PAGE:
Rather than being outside the purview of the Almighty, hell is God’s construction. Hell has not always been. Hell was made. Matthew 25.41 tells us that hell was prepared for a purpose, namely for the devil and his angels and, as we find out in Revelation 20, for any whose name was not written in the book of life. So we know hell was created, and it was created for a reason.
The question then becomes, “Created by whom?” Maybe (again because we see hell as bad), we think it necessary to separate God from hell’s existence, to think that, perhaps, it was made by another. But we know from Scripture – God alone can create. It’s part of what makes him God. “All things were made through him, and without him was not any thing made that was made” (John 1.3). So let’s put this together. We know hell was created, and we know that everything has been created by God, that nothing was made unless he made it. This leaves us with a clear conclusion from straight from the Bible: hell is not a dark realm that stands in opposition to the things of God, hell was made by God.
If God did not want there to be a hell, there would be no hell. Hell was not an aspect of God’s creation that he was forced to construct. It exists, then, solely because God wants it to. In fact, the Bible tells us of his will in creating hell and in executing his wrath there. Romans 9.22 – “What if God, desiring to show his wrath and to make known his power, has endured with much patience vessels of wrath prepared for destruction…?” So God formed hell in order to show his wrath against sin and his power as king over all creation. Hell is not a place outside of God’s will. Rather, it is a place designed to show that there is nothing that can escape the power and will of God, who seeks out sin from every corner of his creation and holds it under his wrath.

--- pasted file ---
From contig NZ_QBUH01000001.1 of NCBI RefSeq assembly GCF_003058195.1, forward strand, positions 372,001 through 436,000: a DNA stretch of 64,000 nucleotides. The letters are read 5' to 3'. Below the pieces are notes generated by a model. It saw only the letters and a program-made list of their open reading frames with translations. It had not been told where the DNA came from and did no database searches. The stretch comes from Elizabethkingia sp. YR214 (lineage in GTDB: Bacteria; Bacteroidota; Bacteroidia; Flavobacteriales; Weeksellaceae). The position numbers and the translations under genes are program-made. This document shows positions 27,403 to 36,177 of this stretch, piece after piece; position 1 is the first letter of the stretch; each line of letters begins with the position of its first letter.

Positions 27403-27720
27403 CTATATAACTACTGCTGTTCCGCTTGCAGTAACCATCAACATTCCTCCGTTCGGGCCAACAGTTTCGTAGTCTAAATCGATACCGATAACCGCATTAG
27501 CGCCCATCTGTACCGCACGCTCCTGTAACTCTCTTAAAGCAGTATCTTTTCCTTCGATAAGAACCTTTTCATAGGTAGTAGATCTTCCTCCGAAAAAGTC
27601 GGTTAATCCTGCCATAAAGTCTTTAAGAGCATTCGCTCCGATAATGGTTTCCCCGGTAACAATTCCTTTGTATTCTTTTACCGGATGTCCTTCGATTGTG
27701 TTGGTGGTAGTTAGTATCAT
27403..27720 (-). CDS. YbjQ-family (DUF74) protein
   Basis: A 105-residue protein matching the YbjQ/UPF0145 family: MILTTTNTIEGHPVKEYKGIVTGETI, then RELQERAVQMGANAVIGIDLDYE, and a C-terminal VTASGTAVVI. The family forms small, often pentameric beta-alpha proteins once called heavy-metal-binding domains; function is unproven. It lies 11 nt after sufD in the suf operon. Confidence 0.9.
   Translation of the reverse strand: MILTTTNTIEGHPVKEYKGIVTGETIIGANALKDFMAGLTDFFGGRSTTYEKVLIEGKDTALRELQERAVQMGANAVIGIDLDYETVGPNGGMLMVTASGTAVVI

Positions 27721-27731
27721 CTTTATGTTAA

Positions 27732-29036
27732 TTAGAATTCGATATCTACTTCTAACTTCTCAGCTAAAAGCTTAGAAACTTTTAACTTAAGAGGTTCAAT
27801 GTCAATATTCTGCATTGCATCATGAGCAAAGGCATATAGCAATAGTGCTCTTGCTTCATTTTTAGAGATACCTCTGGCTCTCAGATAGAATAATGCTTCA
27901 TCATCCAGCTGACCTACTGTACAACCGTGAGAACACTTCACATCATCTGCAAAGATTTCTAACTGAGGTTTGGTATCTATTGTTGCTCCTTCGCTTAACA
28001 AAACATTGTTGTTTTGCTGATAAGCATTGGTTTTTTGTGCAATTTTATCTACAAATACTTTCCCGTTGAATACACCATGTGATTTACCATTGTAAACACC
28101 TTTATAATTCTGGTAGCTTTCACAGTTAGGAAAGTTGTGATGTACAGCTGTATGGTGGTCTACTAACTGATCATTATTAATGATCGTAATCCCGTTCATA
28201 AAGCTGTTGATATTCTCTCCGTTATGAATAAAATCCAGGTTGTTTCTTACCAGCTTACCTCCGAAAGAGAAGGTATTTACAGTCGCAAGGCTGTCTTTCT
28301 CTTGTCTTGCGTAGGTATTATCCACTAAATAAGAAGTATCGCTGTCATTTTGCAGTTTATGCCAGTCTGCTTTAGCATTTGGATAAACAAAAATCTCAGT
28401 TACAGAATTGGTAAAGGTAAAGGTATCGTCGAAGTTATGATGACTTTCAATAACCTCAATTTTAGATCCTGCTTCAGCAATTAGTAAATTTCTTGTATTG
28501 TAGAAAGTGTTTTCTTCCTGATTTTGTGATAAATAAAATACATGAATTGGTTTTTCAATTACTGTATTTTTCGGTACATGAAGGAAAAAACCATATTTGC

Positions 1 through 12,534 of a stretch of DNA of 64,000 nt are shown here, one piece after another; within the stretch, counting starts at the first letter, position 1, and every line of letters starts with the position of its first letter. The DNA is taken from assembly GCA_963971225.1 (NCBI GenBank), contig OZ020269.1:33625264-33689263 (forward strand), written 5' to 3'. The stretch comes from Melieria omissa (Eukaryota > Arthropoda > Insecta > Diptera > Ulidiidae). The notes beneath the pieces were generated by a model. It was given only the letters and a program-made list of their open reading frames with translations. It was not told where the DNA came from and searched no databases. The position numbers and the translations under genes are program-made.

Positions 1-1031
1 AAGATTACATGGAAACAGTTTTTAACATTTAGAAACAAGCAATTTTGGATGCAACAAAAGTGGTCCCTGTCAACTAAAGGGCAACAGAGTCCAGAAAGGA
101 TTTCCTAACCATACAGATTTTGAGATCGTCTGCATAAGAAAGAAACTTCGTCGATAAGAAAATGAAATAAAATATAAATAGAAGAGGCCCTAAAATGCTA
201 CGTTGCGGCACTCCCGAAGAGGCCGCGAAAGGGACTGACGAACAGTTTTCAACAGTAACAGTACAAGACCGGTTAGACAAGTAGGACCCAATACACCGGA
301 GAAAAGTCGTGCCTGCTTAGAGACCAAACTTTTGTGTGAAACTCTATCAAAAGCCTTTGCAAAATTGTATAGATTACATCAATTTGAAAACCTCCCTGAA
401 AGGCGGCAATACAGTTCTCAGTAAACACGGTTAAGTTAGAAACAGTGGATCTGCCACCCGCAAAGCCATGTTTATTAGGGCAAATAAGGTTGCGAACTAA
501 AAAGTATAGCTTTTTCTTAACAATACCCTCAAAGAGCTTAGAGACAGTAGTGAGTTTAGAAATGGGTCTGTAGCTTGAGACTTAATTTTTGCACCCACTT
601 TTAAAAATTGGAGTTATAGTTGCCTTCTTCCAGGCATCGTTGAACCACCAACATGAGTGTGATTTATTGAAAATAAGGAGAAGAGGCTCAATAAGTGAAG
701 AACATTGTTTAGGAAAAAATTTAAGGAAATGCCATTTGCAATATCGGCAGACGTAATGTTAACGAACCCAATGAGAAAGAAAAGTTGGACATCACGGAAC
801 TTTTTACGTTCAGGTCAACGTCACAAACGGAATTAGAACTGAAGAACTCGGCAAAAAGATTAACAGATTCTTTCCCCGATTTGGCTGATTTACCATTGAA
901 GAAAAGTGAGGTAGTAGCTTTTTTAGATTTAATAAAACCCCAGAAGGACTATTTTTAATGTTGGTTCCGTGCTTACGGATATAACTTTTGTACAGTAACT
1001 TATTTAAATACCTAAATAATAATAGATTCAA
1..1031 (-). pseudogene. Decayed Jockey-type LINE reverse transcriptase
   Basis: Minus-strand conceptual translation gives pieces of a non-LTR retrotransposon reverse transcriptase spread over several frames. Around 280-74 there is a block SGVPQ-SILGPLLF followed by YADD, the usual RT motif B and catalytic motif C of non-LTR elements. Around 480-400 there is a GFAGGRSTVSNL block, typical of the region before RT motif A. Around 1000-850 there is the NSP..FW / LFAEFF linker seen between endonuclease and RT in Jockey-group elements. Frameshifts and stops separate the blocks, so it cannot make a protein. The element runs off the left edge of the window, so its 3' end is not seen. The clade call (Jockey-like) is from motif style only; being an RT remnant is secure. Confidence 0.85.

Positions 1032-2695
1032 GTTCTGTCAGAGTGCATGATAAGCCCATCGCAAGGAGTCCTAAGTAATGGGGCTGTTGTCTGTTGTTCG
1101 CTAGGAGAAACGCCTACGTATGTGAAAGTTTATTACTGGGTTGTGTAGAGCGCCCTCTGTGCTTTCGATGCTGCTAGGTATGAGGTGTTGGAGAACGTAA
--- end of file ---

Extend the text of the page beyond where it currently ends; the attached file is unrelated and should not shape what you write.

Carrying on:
Here’s a reality we sometimes miss: God would have been praised by the heavenly host for all eternity if he would have damned every single member of the human race to hell, because, in so doing, he would be the God of justice, the One who punishes sin. If God had simply given us what we deserved, the angels would have glorified him forever and ever.
If that sounds far-fetched, let’s ask ourselves, “What do we know of the praise God receives in heaven?”
Heaven is not short on praising God for his justice against sin. We see angels praising God for his holiness, praising him for his sinless perfection (Isaiah 6). When God shows himself to Moses, what does he proclaim about himself? That he is merciful, yes, but also that he will not let the guilty go unpunished (Exod 34.7). In fact, there are those in heaven who are calling on God to do that very thing and punish the wicked (Revelation 6.10). That is why, far from being scared of the reality of hell, the Bible says that the angels, and even Christ himself, are present at the outworking of that justice (Revelation 14.10).
Think about that, “meek and mild” Christ has no problem with hell. He does not shield his eyes. He does not shake his head at this wicked realm. He stands there with the angels and watches the justice of God give sin what it deserves. God is praised that he is a just judge that will not let evil in this world go without punishment. That punishment is finally meted out in hell.
But what does any of this have to do with the gospel? Why care about whether or not hell is a “bad” thing?
First, it’s important because we need to get a picture of hell that corresponds with the Bible and not with our emotions, and our hope is that, as our vision matches Scripture, God will bring our emotions in line with his word.
But also we must understand the innate “goodness” of hell to understand the full gravity of the gospel.
Hell doesn’t exist because God loses; hell exists because God wins over sin. If hell is the anti-heaven, then you have a realm that stands outside God’s domain, an area of creation that his kingdom has not conquered. But hell is not the anti-heaven. While the new heaven and earth are a place where God’s grace is displayed, hell is a place meant to display his justice. Both are praiseworthy, and both celebrate God’s victory over sin and death. In heaven, that death is defeated in the cross of Christ. In hell, that death is defeated in eternal punishment (Revelation 20.13). Hell, like heaven, declares God’s victory, they just declare it in different ways.